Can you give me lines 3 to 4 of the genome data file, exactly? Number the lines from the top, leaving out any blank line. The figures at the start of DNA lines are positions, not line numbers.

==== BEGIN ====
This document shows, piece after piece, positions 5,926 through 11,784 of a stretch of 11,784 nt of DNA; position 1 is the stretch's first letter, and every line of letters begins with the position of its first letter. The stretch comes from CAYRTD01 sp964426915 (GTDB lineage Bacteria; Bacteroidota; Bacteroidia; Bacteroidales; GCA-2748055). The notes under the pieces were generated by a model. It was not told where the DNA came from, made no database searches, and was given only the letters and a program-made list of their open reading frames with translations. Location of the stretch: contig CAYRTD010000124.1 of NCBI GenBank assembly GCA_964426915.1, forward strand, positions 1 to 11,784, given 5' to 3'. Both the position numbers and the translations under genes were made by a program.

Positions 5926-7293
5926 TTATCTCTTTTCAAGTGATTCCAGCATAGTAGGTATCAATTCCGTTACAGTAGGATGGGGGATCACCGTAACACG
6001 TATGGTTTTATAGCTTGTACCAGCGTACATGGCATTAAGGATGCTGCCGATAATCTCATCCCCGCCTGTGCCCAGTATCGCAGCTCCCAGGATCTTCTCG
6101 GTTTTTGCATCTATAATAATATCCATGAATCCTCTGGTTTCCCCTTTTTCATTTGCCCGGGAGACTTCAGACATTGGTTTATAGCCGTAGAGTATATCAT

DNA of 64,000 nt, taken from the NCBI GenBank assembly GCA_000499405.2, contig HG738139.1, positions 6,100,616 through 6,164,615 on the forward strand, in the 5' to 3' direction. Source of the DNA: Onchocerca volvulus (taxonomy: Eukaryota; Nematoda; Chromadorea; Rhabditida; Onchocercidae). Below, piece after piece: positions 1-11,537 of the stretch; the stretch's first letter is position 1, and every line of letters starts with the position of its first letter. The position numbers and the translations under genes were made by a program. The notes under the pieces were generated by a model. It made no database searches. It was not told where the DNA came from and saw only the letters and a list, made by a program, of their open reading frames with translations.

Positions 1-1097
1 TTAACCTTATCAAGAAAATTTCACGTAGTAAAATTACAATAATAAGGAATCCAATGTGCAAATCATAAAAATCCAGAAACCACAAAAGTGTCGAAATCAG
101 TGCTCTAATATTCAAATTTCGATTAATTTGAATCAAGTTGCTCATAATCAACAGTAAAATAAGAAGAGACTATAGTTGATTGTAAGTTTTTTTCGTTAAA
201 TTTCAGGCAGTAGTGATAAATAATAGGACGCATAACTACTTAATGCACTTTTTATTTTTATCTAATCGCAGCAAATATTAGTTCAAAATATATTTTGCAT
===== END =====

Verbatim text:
5926 TTATCTCTTTTCAAGTGATTCCAGCATAGTAGGTATCAATTCCGTTACAGTAGGATGGGGGATCACCGTAACACG
6001 TATGGTTTTATAGCTTGTACCAGCGTACATGGCATTAAGGATGCTGCCGATAATCTCATCCCCGCCTGTGCCCAGTATCGCAGCTCCCAGGATCTTCTCG